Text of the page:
It’s wonderful to learn about female artists and visionaries, but it is especially exciting when you hear about a woman who completely changed the history of the medium you actually work in. Several months ago while visiting the Getty Museum, a cyanotype caught my eye because I had been working with that medium for a short time and was eager to learn more about it. Upon reading the accompanying text, I was ecstatic to see a woman (a rarity in museums in general) as the artist of the 1853 cyanotype. Anna Atkins. Even more, the wall text explained that she was one of the pioneers of the technique. I made a mental note to learn more about her, and I am so excited to finally write about her for Scarlett and Giselle.
Anna Atkins was born in 1799 in England and raised by her father, John George Children. Children was a scientist, and when Anna showed an aptitude for drawing, her engravings of shells were included as illustrations in her father’s published works. Anna, too, had a scientific education–something that was, of course, rare for a woman. She collected plants for her botanical studies preserved them by drying them. Her talent for art and her desire to preserve natural artifacts came together when she learned of a newly-invented photographic medium called the cyanotype. The cyanotype process was invented by John Herschel, who also coined and popularized the word “photography.” To create a cyanotype, a surface (usually paper) is treated with light-sensitive chemicals. When an object is laid on top of the treated surface, an outline of the object appears in white because no light is allowed to pass through it, while the surface around the object turns blue when it is exposed to sunlight. Herschel was a family friend of Anna’s and she was able to learn this new process directly from him.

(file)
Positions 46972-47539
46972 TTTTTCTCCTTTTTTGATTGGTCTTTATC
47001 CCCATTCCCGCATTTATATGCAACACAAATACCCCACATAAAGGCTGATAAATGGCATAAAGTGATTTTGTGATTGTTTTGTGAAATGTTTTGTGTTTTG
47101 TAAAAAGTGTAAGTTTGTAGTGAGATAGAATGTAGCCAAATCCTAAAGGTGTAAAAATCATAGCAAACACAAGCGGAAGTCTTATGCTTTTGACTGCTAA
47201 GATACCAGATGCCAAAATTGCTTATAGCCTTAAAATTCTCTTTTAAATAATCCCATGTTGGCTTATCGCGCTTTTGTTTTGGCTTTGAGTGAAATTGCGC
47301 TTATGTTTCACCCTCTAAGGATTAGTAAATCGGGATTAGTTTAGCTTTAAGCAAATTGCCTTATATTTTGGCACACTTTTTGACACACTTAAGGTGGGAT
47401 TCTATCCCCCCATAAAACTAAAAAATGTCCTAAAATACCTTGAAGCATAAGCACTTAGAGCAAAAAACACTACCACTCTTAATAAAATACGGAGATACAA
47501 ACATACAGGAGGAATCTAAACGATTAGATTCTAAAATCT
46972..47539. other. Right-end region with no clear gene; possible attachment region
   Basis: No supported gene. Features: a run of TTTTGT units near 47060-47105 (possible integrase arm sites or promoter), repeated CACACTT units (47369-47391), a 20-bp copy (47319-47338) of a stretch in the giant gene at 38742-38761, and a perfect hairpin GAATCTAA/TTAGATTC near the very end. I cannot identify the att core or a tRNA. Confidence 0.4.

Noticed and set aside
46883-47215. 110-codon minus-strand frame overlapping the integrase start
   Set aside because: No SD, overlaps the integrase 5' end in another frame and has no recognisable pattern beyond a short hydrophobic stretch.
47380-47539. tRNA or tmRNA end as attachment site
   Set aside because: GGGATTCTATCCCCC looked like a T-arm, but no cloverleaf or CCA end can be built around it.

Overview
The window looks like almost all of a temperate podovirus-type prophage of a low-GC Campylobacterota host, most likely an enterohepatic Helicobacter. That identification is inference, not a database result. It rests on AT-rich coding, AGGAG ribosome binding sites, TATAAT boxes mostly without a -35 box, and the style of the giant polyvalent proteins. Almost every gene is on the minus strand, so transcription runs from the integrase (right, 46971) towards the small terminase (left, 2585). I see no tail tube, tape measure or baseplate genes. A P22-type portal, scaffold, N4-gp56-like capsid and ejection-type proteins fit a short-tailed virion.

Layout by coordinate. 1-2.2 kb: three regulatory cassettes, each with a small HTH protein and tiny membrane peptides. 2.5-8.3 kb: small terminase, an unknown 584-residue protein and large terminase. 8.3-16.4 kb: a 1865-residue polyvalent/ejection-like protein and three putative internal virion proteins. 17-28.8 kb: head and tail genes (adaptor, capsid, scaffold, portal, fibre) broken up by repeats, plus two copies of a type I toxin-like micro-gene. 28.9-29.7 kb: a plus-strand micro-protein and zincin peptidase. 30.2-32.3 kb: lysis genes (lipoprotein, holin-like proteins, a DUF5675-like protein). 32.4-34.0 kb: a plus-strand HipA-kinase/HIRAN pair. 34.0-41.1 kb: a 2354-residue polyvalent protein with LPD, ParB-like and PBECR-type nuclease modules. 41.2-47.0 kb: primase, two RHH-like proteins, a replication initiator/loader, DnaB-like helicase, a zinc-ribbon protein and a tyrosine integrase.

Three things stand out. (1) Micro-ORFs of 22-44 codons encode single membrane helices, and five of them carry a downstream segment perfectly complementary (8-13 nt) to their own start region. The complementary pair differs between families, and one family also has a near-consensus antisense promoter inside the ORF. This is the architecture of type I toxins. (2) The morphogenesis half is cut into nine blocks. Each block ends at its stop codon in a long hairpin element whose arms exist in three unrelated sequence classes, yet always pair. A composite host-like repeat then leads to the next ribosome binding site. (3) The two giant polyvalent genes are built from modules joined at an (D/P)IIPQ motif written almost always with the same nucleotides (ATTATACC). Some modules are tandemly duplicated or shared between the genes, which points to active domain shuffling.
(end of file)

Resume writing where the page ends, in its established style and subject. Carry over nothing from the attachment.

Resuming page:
Within a year of its invention, Anna had appropriated the process to help her preserve her botanical samples in a new way. By laying her samples onto the light-sensitive paper, she made an entire collection of over 400 British algae prints, which she turned into the first-ever photo book. For this, she been called the first female photographer. But I mean, how exciting is it that a woman created the first photography book the world had ever seen? Not only that, she shook up the world of scientific illustration. She created the the first completely “accurate” method of visual scientific recordings. Her ingenuity has made a lasting mark (pun intended) on both the artistic and scientific worlds.
I’ve really enjoyed experimenting with the cyanotype process. It’s interesting to learn about the medium’s specific roots in scientific illustration because I am always considering the ways in which photography is viewed as the “truth” or as “accurate.” Especially with a stripped-down form like the cyanotype process that literally functions from direct contact, it can be fun to play with the viewer’s sense of “reality” with this medium. I combined the indexical and the spiritual in one of my own projects, linked here. With a pioneer like Anna Atkins to thank for this process’s existence, I look forward to experimenting with it even more.